Going along with this question, what items should we be planning to pay in a month from our emergency funds?

  1. Rent / mortgage
  2. Groceries
  3. Electricity / gas / water / sewer / garbage
  4. Car payments
  5. ??

I am sure there are other things. What items are the baseline and what items should be added if possible. Some things are costly to cancel (like cellphones) so sometimes paying them during a period of joblessness would cost less than canceling.

4 Answers 4


Emergency funding is not a simple matter. Most suggestions start with $1,000-$2,000, so the little unexpected expenses don't add to your credit card debt. This would be things like a heater repair (my starter just went out, the element that gets the fire going. $500. Ouch) or appliance failure. This level isn't enough to address anything like a layoff.

Ideally, you have a grip on what your expenses are each month. Every last item. 6 months of that is the minimum for a well planned EF. No, you might not find work in 6 months, but at least you're not tapping high interest credit cards after the first mortgage payment is due.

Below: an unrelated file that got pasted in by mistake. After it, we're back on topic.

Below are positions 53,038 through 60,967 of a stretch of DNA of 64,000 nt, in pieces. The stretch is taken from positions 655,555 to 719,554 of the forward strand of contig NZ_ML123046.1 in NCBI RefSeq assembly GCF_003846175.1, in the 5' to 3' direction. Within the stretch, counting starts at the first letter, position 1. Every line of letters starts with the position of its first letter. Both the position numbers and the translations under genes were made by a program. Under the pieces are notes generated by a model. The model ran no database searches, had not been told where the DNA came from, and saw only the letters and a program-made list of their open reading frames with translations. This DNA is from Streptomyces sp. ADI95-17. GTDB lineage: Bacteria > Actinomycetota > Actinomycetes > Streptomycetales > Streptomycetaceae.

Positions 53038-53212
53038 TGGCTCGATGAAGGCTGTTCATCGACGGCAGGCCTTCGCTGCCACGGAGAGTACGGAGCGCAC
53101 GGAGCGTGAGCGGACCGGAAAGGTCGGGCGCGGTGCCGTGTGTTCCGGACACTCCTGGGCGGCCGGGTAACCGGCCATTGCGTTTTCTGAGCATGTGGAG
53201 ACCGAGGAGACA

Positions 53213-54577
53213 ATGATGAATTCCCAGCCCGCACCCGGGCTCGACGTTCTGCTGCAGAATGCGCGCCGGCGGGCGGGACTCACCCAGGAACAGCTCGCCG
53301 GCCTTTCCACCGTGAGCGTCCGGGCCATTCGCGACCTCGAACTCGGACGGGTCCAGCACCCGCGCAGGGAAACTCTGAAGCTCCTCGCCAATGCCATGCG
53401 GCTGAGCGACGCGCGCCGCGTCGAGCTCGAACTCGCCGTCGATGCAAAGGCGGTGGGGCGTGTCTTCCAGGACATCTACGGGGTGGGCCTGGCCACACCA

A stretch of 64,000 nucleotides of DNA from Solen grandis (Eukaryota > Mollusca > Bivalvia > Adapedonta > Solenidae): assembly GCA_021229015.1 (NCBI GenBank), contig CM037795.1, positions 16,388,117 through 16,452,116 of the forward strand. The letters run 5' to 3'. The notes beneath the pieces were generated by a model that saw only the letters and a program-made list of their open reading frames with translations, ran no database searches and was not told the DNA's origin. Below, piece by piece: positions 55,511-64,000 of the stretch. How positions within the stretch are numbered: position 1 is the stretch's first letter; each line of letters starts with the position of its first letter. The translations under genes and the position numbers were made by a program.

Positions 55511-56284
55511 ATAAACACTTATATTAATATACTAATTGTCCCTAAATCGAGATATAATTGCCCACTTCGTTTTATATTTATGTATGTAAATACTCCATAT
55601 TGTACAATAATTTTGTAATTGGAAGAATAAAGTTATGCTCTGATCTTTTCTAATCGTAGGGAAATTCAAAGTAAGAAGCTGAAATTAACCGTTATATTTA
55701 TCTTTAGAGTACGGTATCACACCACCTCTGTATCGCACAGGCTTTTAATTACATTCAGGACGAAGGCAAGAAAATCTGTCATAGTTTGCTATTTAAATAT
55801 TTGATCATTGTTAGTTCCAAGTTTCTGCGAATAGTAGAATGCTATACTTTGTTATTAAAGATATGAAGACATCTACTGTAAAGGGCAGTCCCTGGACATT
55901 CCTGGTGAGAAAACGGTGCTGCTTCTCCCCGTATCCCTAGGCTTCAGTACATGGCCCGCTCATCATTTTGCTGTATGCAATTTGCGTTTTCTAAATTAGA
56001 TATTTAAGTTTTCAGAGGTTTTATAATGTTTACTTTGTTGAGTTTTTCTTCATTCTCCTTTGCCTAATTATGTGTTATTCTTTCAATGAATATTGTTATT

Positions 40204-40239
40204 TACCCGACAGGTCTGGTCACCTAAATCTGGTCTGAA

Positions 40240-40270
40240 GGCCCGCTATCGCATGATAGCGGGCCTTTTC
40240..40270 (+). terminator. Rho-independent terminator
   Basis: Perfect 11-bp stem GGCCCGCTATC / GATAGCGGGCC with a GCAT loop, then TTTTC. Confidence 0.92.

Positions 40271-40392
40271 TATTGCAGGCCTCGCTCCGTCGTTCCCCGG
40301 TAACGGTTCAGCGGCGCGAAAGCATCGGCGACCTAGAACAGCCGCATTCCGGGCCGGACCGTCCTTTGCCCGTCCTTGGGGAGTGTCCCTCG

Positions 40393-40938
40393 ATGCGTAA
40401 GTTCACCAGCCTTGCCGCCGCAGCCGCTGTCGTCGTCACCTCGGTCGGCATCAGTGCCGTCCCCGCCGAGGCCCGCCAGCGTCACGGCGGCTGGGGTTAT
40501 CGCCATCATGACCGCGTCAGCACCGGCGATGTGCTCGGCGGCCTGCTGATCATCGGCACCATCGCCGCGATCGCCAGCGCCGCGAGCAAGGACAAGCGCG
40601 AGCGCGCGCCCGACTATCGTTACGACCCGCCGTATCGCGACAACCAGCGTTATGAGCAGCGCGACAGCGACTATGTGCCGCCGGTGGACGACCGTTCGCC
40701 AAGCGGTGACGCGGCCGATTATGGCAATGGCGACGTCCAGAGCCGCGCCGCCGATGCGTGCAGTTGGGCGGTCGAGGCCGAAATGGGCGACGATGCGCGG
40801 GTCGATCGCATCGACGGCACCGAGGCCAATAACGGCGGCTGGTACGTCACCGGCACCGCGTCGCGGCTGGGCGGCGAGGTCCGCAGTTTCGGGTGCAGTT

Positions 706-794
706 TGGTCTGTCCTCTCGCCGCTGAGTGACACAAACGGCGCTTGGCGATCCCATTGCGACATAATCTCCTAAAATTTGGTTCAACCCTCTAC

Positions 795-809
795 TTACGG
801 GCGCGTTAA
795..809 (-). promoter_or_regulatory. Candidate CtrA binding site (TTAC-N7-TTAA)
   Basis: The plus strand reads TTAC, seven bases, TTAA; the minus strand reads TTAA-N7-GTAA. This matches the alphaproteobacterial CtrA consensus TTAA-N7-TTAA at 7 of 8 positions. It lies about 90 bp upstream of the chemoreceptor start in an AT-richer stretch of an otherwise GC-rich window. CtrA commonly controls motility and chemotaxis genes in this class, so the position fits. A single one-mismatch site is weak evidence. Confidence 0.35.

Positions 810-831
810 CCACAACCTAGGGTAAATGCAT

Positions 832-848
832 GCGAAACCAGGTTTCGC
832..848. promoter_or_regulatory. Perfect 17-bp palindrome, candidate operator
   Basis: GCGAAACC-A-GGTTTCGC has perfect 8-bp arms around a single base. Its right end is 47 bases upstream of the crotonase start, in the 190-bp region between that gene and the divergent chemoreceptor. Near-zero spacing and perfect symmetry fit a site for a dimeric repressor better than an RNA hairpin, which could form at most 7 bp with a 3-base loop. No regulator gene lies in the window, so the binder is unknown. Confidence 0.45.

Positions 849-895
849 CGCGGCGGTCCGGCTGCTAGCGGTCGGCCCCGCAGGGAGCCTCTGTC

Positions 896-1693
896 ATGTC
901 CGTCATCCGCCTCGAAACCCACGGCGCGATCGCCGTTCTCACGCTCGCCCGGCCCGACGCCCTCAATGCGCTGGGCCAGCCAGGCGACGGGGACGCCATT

I'd suggest that having that 6 months' expenses makes little sense if you also are paying interest at 20%. Killing the credit card debt is high on the list as far as I'm concerned. Perhaps second only to making sure you get the matched 401(k) money if offered by your employer.


Do not forget gas and insurance for the car. If unemployment is the reason for using EF, you need to get to interviews.

As for paying off credit cards, etc: there are two phases for having an emergency fund:

  • $1,000 - $2,000 to start so that you don't get hit by little stuff and while you pay off debt
  • 4-6 months of expenses after you are debt-free except for mortgage/rent.

What about budgeting for credit card payments if you have them?

Maybe to budget for "minimum payment", it might be tough to justify if you are jobless, but if you don't meet that minimum payment it will only get worse with interest (and potentially harm credit rating and lower chances of getting help if you struggle with mortgage)

  • 1
    Yes, but only if you can't just apply those savings to wipe out the credit card debt entirely.
    – user296
    Commented Mar 17, 2010 at 23:11

After experiencing the down side of debt, we have made it a point to become and remain debt free. The very first step in becoming debt free was to establish a "baby emergency fund" of $1,000.

Our emergency fund budget is:

  • $1,000 baby emergencies
  • 6 months living expenses on a survival budget (all necessities covered, but no luxuries)

In our survival budget, we were caught short on the medical insurance front. Make sure to budget that in.

Necessities includes: - Food - Housing - Clothing - Mandatory insurance - Electricity - Communication (phone, internet) - Fuel - Vehicle Maintenance (and possibly emergency replacement) - Home Repairs - School expenses for children

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